More brawn and brains will be needed to make up for the lost active labour force. What are the chances? During the same period, the population of Africa will likely increase by a total of 1 billion and 300 million —130 million in North Africa alone. In other words, the migratory pressure on Europe will be greater than ever! This will be a demographic shock —implosion (inside Europe) plus explosion (outside the EU). Yet nobody in Europe is talking about it, let alone preparing for it. Everything goes on as if this demographic tsunami were less important than the so-called digital wave.

To break this Omerta, we suggest that readers picture a few million climate refugees from Asia or more political and economic refugees arriving from Africa and the Middle East. Also, let us point out that if 1% of the increase from the African population settled in France within the next 35 years (remember 1980 is barely 35 years ago), that would equal 13 million more inhabitants by 2050; i.e., 20% more. Recalling how shaken the fragile European Union was in 2015 when a million refugees (3/4 political refugees) arrived, we realize that Europe should start preparing now for these potential situations. Europe could follow the Canadian example; i.e., a policy which does not hesitate to use quotas tied to labour market needs. At the same time, the Old Continent should encourage its population to have more children. After all, the integration process begins through sociocultural interaction in school.

Any builder knows that cement simply cannot hold when there is too much sand. If we are to receive more sand, we need more cement; i.e., more children speaking the national language, regardless of their colour. In short, to remain open to the world, we should promote fertility in Europe as of right now. Yet who is interested in family policy in a Europe that allows hotels and vacations for adults only, with pets only — no children allowed!?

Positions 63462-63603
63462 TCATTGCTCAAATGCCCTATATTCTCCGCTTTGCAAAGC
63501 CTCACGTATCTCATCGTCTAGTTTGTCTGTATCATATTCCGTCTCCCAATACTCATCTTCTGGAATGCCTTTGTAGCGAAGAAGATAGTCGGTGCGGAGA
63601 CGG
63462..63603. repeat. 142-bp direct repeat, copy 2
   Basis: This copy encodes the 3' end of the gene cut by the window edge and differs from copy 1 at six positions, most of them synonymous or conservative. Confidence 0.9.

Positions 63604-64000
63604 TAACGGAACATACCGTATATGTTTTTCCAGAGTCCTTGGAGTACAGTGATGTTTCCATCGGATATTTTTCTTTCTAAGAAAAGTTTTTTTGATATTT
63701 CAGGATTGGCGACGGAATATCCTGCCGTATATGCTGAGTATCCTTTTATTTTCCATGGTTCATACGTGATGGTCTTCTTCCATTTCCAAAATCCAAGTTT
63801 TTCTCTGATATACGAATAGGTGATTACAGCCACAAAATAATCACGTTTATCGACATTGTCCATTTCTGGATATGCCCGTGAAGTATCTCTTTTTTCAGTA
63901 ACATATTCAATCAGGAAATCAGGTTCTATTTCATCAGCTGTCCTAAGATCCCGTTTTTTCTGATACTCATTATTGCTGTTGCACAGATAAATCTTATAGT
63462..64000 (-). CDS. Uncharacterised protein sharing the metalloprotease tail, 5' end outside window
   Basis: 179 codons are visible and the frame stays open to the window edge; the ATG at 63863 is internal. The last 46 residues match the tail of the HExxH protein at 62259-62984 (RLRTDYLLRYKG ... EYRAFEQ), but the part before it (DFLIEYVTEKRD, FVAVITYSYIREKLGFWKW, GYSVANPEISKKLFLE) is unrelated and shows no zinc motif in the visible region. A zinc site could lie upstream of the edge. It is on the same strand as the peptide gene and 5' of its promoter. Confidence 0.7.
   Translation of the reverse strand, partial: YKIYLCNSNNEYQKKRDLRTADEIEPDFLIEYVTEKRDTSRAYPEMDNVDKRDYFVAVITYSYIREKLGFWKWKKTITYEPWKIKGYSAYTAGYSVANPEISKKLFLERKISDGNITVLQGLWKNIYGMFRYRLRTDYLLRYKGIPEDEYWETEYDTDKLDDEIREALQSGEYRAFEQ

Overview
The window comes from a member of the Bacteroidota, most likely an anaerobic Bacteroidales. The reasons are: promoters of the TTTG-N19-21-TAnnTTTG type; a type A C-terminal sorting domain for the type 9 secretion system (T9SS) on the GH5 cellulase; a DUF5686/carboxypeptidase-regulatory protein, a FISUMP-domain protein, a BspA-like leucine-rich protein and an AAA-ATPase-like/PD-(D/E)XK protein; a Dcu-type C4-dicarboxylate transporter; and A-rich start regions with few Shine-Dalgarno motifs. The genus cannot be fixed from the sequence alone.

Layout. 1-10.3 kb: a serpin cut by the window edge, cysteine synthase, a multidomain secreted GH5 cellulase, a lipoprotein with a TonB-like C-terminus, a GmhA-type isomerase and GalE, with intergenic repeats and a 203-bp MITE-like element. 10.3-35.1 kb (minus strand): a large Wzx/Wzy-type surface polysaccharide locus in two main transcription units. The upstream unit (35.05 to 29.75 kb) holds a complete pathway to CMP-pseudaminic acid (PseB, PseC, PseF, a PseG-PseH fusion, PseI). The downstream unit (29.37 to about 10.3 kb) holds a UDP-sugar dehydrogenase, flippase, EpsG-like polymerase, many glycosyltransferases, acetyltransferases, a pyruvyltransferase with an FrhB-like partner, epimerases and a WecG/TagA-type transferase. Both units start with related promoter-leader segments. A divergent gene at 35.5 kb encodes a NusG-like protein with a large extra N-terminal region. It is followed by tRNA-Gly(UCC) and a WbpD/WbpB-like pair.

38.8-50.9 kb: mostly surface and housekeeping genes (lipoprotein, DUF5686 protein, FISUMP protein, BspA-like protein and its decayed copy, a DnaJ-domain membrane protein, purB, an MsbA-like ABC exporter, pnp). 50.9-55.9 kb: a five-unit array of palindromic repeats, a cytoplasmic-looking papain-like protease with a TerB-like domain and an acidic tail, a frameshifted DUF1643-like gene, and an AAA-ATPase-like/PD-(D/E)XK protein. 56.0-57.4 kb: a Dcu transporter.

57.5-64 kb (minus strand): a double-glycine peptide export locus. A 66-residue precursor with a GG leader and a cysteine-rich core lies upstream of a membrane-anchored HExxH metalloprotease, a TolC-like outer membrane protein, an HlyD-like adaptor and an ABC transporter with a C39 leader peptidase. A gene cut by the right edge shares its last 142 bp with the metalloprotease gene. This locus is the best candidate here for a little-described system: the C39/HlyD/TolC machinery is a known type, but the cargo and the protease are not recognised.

The media have only just begun panicking about the fact that in 2016 the number of coffins will surpass that of cradles in Europe. Actually, this has been the case for Germany since 1971; Italy, since 1991, and Spain, as of 2016. The same may be said for Russia since 1991 and Japan since 2006. China's turn will come in 2028. The same phenomenon will hit France, even the USA, but only after 2050.

Cradles are not made from coffins. Although Europe's demographic suicide has already been announced, there is still time. After all, a good forecast is not necessarily one that takes place but rather one that leads to action avoiding it.

Grey Hair and Low Growth